Archives of Toxicology

, Volume 88, Issue 8, pp 1573–1588 | Cite as

Mechanisms of amiodarone and valproic acid induced liver steatosis in mouse in vivo act as a template for other hepatotoxicity models

  • Alexa P. Vitins
  • Anne S. Kienhuis
  • Ewoud N. Speksnijder
  • Marianne Roodbergen
  • Mirjam Luijten
  • Leo T. M. van der Ven
In vitro systems


Liver injury is the leading cause of drug-induced toxicity. For the evaluation of a chemical compound to induce toxicity, in this case steatosis or fatty liver, it is imperative to identify markers reflective of mechanisms and processes induced upon exposure, as these will be the earliest changes reflective of disease. Therefore, an in vivo mouse toxicogenomics study was completed to identify common pathways, nuclear receptor (NR) binding sites, and genes regulated by three known human steatosis-inducing compounds, amiodarone (AMD), valproic acid (VPA), and tetracycline (TET). Over 1, 4, and 11 days of treatment, AMD induced changes in clinical chemistry parameters and histopathology consistent with steatosis. Common processes and NR binding sites involved in lipid, retinol, and drug metabolism were found for AMD and VPA, but not for TET, which showed no response. Interestingly, the pattern of enrichment of these common pathways and NR binding sites over time was unique to each compound. Eleven biomarkers of steatosis were identified as dose responsive and time sensitive to toxicity for AMD and VPA. Finally, this in vivo mouse study was compared to an AMD rat in vivo, an AMD mouse primary hepatocyte, and a VPA human primary hepatocyte study to identify concordance for steatosis. We conclude that concordance is found on the process level independent of species, model or dose*time point.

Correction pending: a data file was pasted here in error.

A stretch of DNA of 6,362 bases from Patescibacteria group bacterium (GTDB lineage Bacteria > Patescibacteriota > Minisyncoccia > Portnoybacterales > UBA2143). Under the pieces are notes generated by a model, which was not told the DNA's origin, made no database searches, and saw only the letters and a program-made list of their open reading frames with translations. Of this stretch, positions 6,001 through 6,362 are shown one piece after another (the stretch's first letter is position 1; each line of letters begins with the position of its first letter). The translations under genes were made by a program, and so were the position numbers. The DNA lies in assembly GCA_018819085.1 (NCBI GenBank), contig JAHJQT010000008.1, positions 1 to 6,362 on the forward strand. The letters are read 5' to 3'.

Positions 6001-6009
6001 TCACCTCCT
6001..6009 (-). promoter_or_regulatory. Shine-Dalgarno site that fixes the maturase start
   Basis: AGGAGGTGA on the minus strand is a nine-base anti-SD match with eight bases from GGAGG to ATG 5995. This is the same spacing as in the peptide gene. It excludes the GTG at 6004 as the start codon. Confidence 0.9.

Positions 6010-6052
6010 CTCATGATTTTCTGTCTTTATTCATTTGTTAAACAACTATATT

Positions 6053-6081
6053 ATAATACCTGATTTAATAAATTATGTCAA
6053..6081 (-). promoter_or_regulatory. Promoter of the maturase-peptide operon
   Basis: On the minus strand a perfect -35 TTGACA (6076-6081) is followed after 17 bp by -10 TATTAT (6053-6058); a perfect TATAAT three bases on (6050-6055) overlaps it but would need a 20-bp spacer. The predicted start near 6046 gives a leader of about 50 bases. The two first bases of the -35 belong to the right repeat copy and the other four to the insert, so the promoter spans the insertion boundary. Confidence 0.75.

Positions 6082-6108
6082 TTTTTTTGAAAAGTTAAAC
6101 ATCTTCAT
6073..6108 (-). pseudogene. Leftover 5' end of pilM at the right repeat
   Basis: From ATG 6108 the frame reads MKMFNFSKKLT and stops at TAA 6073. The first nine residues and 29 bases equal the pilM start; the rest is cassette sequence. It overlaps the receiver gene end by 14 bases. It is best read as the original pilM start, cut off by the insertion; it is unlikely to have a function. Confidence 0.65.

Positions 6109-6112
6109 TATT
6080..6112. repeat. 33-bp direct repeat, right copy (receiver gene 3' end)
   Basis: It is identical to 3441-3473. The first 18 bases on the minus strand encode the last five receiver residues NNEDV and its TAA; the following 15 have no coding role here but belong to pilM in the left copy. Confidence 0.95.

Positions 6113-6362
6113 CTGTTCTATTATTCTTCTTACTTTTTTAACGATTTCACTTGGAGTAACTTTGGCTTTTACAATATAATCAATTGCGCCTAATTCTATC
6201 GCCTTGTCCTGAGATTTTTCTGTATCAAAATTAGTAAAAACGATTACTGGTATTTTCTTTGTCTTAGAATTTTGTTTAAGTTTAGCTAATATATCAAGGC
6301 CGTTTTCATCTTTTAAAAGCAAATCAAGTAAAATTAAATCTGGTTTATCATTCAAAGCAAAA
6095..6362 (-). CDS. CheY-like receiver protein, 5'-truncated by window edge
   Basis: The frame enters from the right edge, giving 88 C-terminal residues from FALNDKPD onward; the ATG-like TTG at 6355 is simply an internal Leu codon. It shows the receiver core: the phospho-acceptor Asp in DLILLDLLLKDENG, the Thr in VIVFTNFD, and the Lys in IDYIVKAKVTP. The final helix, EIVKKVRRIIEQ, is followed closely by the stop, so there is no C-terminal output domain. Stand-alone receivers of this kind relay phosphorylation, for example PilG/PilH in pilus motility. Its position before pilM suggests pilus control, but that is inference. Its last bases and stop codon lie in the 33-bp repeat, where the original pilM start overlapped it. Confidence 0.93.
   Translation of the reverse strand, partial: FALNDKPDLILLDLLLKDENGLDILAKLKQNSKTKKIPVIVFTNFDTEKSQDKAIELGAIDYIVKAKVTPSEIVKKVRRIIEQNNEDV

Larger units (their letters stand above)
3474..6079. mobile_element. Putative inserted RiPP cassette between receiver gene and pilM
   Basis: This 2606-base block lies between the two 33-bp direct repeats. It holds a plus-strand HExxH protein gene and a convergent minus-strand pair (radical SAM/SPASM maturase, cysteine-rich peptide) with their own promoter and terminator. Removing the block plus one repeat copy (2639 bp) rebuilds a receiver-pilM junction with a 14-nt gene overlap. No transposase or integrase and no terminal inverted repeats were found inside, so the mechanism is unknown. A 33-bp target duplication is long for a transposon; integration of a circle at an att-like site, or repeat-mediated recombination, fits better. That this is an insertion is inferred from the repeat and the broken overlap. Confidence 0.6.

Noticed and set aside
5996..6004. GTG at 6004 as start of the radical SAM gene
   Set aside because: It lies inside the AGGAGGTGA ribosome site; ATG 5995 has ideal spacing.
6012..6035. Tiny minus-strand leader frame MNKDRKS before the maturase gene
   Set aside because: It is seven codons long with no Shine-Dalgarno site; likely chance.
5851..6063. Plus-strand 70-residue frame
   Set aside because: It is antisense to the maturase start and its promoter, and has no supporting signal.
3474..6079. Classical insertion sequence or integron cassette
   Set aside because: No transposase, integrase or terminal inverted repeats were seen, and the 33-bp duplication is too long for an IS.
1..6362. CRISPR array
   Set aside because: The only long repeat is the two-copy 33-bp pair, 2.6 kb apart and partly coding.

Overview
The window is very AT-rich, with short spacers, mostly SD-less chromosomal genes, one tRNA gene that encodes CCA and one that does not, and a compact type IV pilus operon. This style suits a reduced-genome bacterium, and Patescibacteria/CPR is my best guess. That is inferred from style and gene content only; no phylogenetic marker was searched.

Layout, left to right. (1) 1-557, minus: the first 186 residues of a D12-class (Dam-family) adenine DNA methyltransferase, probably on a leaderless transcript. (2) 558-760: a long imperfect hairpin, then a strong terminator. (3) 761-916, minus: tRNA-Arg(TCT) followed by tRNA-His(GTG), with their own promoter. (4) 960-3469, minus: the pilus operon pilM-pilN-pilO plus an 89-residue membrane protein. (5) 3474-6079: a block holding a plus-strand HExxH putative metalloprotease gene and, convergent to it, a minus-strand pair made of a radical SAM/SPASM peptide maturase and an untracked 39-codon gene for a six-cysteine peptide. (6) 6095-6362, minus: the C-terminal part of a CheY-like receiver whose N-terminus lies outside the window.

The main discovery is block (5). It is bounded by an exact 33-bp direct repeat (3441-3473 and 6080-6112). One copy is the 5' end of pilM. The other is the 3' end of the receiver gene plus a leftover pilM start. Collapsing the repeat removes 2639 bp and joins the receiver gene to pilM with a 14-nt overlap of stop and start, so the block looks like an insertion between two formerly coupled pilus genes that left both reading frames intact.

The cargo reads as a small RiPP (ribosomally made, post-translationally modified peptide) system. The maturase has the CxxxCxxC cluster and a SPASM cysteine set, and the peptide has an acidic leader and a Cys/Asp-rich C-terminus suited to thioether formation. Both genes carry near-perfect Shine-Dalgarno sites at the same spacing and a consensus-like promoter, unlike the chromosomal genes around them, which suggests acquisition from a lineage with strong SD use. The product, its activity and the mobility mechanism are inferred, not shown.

Toxicogenomics Hepatotoxicity Steatosis Mouse in vivo In vitro models 



The authors wish to thank Dr. E.H. Jansen, P.K. Beekhof, and J. Robinson for performing clinical chemistry and histotechnology procedures, and Dr. I. Tonk for help in the dose response analysis. This work was supported by the Netherlands Genomics Initiative/Netherlands Organization for Scientific Research (NWO) no: 050-06-510.

Conflict of interest

The authors do not have any conflict of interest.

Supplementary material

204_2014_1211_MOESM1_ESM.docx (28 kb)
Supplementary material 1 (DOCX 28 kb)


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Copyright information

© Springer-Verlag Berlin Heidelberg 2014

Authors and Affiliations

  • Alexa P. Vitins
    • 1
    • 3
    • 6
  • Anne S. Kienhuis
    • 1
    • 2
    • 3
  • Ewoud N. Speksnijder
    • 4
  • Marianne Roodbergen
    • 1
    • 5
  • Mirjam Luijten
    • 1
    • 4
  • Leo T. M. van der Ven
    • 1
    • 3
  1. 1.Center for Health ProtectionNational Institute for Public Health and the Environment (RIVM)BilthovenThe Netherlands
  2. 2.RIKILT, Institute of Food SafetyWageningen URWageningenThe Netherlands
  3. 3.Netherlands Toxicogenomics Centre (NTC)Maastricht UniversityMaastrichtThe Netherlands
  4. 4.Department of ToxicogeneticsLeiden University Medical CenterLeidenThe Netherlands
  5. 5.Division of Toxicology, LACDRLeiden UniversityLeidenThe Netherlands
  6. 6.Department of ToxicogenomicsMaastricht UniversityMaastrichtThe Netherlands

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